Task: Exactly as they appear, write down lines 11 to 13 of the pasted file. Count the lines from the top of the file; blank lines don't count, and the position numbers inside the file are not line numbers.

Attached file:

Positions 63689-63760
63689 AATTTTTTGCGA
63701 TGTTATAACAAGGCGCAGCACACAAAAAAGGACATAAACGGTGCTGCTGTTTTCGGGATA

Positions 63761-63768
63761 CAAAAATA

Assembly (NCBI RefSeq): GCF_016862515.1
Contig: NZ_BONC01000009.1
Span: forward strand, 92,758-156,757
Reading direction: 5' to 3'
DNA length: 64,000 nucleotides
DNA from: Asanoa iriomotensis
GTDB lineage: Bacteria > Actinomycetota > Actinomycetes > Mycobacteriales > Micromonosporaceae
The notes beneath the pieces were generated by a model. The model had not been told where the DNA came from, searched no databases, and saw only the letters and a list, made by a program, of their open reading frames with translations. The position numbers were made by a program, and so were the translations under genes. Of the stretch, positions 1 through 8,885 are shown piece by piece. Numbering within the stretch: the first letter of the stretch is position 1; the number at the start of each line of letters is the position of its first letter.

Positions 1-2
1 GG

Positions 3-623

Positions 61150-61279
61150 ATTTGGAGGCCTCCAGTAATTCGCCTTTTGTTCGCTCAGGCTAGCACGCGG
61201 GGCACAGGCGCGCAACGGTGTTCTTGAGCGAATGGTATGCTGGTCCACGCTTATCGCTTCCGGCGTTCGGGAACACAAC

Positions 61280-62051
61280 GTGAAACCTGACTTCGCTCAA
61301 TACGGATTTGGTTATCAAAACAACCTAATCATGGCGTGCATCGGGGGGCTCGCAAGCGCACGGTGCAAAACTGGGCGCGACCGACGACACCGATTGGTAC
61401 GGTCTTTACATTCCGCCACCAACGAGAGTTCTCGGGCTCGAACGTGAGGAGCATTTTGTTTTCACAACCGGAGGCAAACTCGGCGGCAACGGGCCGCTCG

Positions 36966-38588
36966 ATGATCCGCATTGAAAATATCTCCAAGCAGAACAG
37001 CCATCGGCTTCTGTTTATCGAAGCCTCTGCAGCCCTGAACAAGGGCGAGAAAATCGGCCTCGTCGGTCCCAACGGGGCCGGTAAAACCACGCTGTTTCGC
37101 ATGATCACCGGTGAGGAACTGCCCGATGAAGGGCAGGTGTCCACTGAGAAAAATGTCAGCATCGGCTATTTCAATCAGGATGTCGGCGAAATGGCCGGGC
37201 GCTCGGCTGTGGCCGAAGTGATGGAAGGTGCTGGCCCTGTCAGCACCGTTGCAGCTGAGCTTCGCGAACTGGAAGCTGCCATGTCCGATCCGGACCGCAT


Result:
DNA from: Asanoa iriomotensis
GTDB lineage: Bacteria > Actinomycetota > Actinomycetes > Mycobacteriales > Micromonosporaceae
The notes beneath the pieces were generated by a model. The model had not been told where the DNA came from, searched no databases, and saw only the letters and a list, made by a program, of their open reading frames with translations. The position numbers were made by a program, and so were the translations under genes. Of the stretch, positions 1 through 8,885 are shown piece by piece. Numbering within the stretch: the first letter of the stretch is position 1; the number at the start of each line of letters is the position of its first letter.